WATCH: People asked to Paws For Thought about a puppy this Christmas

Nearly 100 puppies were seized in just one week in Britain

WATCH: People asked to Paws For Thought about a puppy this Christmas

Lucy is pictured at Ashton Dog Pound in Dublin | Image: Leon Farrell/

With just six weeks to go until Christmas, Dogs Trust is urging people to pause (paws) for thought before getting a dog this holiday season.

It says last year, 12,549 dogs entered its Irish pounds with 1,522 of them being "needlessly destroyed".

The charity also had a 58% spike in surrender requests after Christmas last year.

It has also posted some paw prints around the streets of Dublin, with the hashtag #PawsForThought.

Dogs Trust say it is to remind people that 'A Dog is for life, not just for Christmas'.

"We are urging people to 'pause' and think about the lifelong commitment and responsibility that comes with owning a dog and then wait until after Christmas to consider taking on a new addition to the family.

"Unfortunately, with over 1,000 abandoned dogs per year coming through our doors, and thousands more the charity cannot possibly take in, people are still taking on the responsibility of dog ownership without enough consideration of what it really entails."

You can get more details on the 'Paws For Thought' campaign here

Meanwhile its sister charity in the UK is warning some people can be drawn into the illegal puppy trade by unknowingly purchasing an illegally imported puppy.

The warning comes after nearly 100 puppies were seized in just one week in Britain during a covert operation.

The charity says this is "just the tip of the iceberg", as many more are expected to be smuggled into the country undetected in the run up to Christmas.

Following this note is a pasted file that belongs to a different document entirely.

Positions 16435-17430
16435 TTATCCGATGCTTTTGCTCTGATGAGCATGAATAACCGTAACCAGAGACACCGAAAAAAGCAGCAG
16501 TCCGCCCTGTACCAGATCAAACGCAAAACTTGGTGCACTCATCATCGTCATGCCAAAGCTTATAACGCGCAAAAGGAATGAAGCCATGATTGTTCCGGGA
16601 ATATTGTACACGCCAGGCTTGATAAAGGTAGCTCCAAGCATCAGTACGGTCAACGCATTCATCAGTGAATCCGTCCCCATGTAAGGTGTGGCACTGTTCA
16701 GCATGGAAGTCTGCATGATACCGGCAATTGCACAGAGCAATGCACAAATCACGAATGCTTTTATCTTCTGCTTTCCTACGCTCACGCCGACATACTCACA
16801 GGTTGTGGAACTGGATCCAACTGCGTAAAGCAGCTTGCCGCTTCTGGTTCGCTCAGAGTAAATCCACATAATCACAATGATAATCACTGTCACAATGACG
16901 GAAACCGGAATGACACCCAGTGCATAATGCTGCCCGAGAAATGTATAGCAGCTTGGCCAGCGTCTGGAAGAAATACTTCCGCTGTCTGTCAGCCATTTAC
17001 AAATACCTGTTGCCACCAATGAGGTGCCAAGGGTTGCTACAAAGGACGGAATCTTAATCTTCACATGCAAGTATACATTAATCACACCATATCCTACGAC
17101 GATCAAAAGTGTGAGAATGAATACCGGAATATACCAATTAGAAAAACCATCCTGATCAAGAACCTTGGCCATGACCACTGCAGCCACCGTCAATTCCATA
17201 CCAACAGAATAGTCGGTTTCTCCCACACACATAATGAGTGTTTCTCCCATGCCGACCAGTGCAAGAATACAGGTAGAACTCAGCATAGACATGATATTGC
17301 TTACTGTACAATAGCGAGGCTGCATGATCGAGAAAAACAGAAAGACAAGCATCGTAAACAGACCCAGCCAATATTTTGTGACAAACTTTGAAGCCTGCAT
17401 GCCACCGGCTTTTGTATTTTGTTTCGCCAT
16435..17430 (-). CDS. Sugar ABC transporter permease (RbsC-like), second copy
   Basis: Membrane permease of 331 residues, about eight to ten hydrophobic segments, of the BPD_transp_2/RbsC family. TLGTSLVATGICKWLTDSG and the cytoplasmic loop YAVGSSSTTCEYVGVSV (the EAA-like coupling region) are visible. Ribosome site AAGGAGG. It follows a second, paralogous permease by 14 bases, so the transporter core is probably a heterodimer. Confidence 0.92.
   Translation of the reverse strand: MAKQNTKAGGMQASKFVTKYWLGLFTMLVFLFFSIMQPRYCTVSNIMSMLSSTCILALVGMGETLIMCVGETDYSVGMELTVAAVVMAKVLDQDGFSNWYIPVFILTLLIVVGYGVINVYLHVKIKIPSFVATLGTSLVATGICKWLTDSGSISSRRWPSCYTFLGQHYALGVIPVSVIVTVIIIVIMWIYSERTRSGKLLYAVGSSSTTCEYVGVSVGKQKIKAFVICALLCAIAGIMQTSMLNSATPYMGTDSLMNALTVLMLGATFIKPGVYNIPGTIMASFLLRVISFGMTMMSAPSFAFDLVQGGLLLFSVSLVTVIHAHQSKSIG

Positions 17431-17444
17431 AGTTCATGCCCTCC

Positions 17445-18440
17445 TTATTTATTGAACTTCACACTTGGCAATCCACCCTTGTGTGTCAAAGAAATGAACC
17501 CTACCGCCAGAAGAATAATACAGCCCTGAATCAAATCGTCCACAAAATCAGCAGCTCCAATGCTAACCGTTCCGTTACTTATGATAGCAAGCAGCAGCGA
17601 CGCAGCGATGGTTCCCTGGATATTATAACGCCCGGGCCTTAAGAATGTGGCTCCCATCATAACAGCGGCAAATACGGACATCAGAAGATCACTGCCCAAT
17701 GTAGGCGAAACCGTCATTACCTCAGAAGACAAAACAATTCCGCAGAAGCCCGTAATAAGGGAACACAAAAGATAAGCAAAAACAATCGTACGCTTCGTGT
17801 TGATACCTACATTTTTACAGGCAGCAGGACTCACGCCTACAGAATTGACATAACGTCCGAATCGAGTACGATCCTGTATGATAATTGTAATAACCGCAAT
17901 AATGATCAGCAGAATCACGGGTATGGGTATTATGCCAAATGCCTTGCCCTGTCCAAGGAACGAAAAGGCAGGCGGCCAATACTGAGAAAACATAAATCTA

It says dealers import 'designer' breeds such as Pug puppies, Dachshund puppies, French Bulldog puppies, English Bulldog puppies and Chow Chow puppies.

Pups are separated from their mothers when they are weeks old because they look smaller and cuter, and can be sold for lots of money - especially in the weeks before Christmas.

"Breeders and vets in countries where puppies are born - in a well-oiled network of crime and deception - fake dogs’ documents so they can be imported.

"Some pups have no vaccinations at all, posing a serious health risk to people here", it says.

It has a number of pointers for those meeting your puppy for the first time:

Don't be afraid to ask questions: Always ask about their age, microchip, worming and vaccinations, as well as their feeding

  • Take a copy of the puppy contract with you as it gives you guidance on the information your breeder should be giving
  • Puppies should not leave their mum until they are eight weeks old
  • Puppies should have clean eyes, ears and bottom. They should be bright and lively, and keen to interact
  • Puppies must be microchipped, with the details on that chip registered to the breeder: When you get your new puppy home, the first thing you'll need to do is update the details on your puppy's microchip to your contact details. If you and your puppy ever become separated, a microchip is the best way to ensure you can be reunited
  • Ask about the vaccinations and worming treatments the puppy has had, and make sure you get any paperwork associated with this
  • Some breeds can be prone to hereditary issues, which the parents should be screened for before breeding: Where you can, you should ask to see a copy of health screening papers of the puppy’s parents which detail any hereditary diseases
  • When you meet your puppy, mum should always be there: Feel free to ask the breeder about mum, how many litters she has had and her heritage.
    Mum should be clean and in good condition, showing general signs of being happy and healthy with bright eyes. She should also be sociable with people.